The simple answer is that too much heat causes scorching. To eliminate scorching problems, you need a reliable dryer or flash cure with good temperature controls. Inks cure at relativity the same temperature, but the temperature can vary depending on the color and thickness of the shirt. Also, a white shirt cures at a slightly different temperature then a black shirt due to the thickness of the ink deposit applied.
In general, when curing ink it’s better to err on the hotter side instead of the cooler side, but a white shirt won’t always tolerate temperatures as high as a black shirt will take. When curing you have to take into consideration the amount of ink deposit, and how hot you can go without overdoing it.
In the case of a white T-shirt, 300 to 310 degrees Fahrenheit is all that you are going to need if you are printing properly, and that means you are not printing everything with 110 mesh. On a white T-shirt, if you are printing with 160, 180, or 200 monofilament mesh, you are going to have a fairly thin ink deposit, and it is going to cure beautifully at 290 degrees. So there’s not much of a chance you are going to scorch the shirt there.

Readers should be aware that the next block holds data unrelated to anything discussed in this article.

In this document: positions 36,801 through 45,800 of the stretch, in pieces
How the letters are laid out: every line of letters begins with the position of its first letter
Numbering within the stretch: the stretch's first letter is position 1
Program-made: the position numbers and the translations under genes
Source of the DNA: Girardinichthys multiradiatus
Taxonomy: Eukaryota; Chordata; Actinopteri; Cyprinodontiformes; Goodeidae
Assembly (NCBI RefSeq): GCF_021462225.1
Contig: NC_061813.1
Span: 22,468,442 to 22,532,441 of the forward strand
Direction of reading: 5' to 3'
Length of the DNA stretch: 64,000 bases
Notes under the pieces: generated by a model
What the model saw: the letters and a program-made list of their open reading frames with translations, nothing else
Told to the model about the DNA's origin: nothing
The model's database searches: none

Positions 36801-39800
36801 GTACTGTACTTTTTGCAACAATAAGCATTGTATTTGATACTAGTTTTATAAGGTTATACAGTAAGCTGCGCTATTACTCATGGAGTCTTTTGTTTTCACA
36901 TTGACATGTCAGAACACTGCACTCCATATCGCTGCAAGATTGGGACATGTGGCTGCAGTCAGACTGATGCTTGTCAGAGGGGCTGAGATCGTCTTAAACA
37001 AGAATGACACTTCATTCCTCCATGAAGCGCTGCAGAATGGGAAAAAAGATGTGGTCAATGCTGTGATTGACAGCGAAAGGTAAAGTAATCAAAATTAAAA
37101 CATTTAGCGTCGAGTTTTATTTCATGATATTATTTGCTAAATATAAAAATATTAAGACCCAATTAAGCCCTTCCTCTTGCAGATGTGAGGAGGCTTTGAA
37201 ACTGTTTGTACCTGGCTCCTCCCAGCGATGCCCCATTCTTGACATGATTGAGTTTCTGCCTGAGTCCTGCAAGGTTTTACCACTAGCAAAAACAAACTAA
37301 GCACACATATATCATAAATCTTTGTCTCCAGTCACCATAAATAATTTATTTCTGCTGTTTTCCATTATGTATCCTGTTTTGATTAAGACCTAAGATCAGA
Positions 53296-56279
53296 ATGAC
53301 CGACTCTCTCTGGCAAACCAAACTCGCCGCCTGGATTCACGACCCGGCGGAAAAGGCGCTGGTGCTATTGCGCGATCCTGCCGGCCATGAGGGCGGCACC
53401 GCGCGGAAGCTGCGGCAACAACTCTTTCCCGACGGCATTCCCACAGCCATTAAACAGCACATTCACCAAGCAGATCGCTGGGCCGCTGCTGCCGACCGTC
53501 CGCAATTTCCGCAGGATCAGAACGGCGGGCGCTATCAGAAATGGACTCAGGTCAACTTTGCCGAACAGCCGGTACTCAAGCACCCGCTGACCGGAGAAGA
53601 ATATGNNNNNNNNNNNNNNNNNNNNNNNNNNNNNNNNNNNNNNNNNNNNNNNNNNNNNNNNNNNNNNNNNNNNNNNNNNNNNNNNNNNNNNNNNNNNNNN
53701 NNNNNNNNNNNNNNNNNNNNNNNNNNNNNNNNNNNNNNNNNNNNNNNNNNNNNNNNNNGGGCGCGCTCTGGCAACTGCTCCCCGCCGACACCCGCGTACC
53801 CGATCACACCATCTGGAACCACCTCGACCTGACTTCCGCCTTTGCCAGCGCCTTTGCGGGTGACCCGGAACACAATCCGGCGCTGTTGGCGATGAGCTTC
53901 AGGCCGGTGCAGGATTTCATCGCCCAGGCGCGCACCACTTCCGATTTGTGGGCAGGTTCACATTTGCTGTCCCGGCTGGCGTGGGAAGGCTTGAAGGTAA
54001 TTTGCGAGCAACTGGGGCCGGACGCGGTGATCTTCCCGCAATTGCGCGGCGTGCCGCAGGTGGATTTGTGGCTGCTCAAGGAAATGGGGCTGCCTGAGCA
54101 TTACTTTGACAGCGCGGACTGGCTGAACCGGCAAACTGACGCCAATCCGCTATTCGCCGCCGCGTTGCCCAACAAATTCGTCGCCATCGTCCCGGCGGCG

If you are printing an athletic print with a heavy ink deposit on a black shirt and using a 110, 86, 60, 30 monofilament mesh, the temperature will need to be in the 340 to 350 degree Fahrenheit range because the ink is thicker and will take a higher temperature to get to the bottom of the ink deposit.
Curing is a cumulative process. If you are printing on a very temperature-sensitive fabric like Spandex, you may need to lower the dryer temperature and run the garments through twice.
Make sure the ink is reaching the right temperature to cure.This isn’t possible by just simply looking for smoke coming off the shirt. You should use a probe to accurately test the ink temperature. In general, if you are running the dryer at 290 degrees, you will not scorch the garment.